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January 2008

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  • Latin American banks work hard to keep up with demand

    Growth in Latin American high-net-worth assets continues to outstrip that of other countries as the local economies boom. Helen Avery asks the region’s top-ranking private banks how they have been reacting to burgeoning demand.
  • FX debate (part one of two): Currency markets in a post credit crisis world

    Volatility in FX has increased because of the credit crisis but not as much as some expected. Inflation will bring more pressure and central banks face a dilemma.
  • CEE Green finance: Renewables stay low on the energy agenda

    The CEE region has huge potential for renewable energy, but there are obstacles to its development – not least the apparent unconcern of the region’s largest nation. Can Russia be induced to get behind the drive for cleaner energy? Jethro Wookey reports.
  • Cash management debate: The tricky path to standardization

    The global credit crunch has underlined to banks the importance of cash management and transaction banking as core businesses.
  • Russian economy: The flight of the Russian phoenix

    In August 1998 the Russian economy looked like a busted flush. Yet less than a decade later it’s the ace in the hole for investors looking for a hedge against a US-inspired global recession. Guy Norton looks at the reasons for its recovery.
  • Asia’s best managed companies 2008: China leads the pack

    Finding the best companies in Asia is becoming a case of deciding which ones are best placed in their exposure to its main growth market. Profits equal plaudits for our investors, as Jethro Wookey finds out.
  • Equity markets: Budapest bourse fights for its life

    Rapid privatization in the 1990s in which foreigner investors took many of the best prizes has left the Budapest stock market in a fragile state. After a recent foreign attempt to acquire one of the exchange’s few blue chips, Hungary’s government and companies are on the defensive. Dominic O’Neill reports.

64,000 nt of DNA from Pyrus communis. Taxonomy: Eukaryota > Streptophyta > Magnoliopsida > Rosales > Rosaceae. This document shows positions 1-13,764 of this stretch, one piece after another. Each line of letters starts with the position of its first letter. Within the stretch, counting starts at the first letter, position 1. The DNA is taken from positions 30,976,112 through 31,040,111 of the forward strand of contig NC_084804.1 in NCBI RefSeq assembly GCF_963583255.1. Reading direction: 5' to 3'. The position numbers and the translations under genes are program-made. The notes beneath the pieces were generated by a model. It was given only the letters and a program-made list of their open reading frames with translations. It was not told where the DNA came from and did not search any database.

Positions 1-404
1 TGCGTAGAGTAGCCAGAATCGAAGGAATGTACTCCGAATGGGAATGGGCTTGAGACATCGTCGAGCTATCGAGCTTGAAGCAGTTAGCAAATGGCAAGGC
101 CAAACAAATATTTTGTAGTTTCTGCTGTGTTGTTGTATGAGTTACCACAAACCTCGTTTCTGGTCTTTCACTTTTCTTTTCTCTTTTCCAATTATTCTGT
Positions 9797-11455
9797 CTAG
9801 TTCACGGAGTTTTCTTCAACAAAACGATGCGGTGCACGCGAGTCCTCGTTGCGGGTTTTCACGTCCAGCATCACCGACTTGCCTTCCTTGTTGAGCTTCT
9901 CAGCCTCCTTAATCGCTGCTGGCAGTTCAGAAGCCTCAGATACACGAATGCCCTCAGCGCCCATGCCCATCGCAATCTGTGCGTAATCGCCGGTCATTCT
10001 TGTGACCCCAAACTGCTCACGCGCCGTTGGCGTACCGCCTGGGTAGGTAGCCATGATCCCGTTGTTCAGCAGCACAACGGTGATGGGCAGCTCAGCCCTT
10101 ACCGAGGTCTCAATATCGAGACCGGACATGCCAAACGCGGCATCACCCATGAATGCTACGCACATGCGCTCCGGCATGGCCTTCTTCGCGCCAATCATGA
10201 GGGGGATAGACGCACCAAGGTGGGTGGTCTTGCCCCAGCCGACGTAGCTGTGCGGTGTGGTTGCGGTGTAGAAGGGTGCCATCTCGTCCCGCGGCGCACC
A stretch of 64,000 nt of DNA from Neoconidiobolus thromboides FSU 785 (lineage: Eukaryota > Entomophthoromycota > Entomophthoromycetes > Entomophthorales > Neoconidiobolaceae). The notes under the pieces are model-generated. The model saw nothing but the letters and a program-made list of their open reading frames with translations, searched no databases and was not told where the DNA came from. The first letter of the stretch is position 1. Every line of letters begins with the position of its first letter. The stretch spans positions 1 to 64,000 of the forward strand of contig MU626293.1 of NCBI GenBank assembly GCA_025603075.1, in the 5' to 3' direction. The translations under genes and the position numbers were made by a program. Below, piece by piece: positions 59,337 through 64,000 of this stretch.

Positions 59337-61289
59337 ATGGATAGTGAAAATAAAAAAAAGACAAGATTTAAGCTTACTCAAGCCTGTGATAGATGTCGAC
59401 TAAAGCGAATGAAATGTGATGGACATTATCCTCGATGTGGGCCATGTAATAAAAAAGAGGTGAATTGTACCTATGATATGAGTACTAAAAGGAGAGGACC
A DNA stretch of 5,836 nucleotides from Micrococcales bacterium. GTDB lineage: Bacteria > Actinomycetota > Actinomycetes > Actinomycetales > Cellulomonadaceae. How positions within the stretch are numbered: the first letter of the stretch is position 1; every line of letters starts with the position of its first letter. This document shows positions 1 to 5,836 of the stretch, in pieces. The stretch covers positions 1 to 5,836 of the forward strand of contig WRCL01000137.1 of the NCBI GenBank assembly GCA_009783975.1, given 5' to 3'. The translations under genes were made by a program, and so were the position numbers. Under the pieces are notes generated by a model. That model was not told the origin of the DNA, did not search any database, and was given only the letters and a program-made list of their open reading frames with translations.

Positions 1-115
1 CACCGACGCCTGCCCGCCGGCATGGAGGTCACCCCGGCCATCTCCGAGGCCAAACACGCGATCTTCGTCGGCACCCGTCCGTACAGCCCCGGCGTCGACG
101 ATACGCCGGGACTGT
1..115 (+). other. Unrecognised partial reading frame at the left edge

• German banking: The quest for a German national champion

    They’re proud of their embassies in Berlin. Take a tour of the German capital and soon after passing the building shared by five Nordic countries your guide will point to three more embassies clustered together – those of South Africa, India and… Baden-Württemberg. It’s a symbol of Germany’s decentralization that is particularly apparent in its banking system. So is there room for – or even need of – a national champion? Philip Moore reports.
  • Structured notes: Wealthy seek to profit from unstable markets

    High-net-worth investors are keen to use structured notes to profit from volatility in the equity market, and to take advantage of opportunities elsewhere. John Ferry looks at what is on offer.
  • Hungary's prime minister Gyurcsany sticks to his guns

    If you are a fund manager interested in investing in central and eastern Europe, there is a strong possibility that you will be directed towards Hungarian government debt. The country’s debt management agency, the AKK, has issued about €2 billion annually to meet the country’s budgetary deficit in recent years. With about 30% of the debt held by foreign portfolio investors, perhaps the most important influence on its price is perception of the government’s resolve to limit an unusually large deficit.
  • Andreas Treichl, Erste Bank: Champion of the retail banking revolution

    Viennese born and bred but US investment bank trained, Andreas Treichl has been at the helm of Erste Bank for the past decade as chairman of its managing board and chief executive. During that time his combination of old-world Viennese charm and savoir-faire, allied with hard-nosed new world commercial nous, has helped the bank transform itself from a venerable but dull Austrian savings institution into the retail banking champion of central and eastern Europe. A series of audacious acquisitions means that Erste Bank is now well positioned to capture the continued high-growth potential in the region, benefiting from increased political stability and rising economic fortunes. He talks to Guy Norton about his vision for the future.
  • Erste Bank: The discreet charms of the bourgeoisie

    In barely a decade, Erste Bank has gone from being a purely Austria-focused savings bank to a regional retail banking powerhouse. Guy Norton charts its rise to prominence and asks: where does it go next?
  • Julius Baer’s pure play pays off

    COO Boris Collardi explains how his bank has gained momentum by doing the little things well.
  • European cash equity markets: The year of the MTF?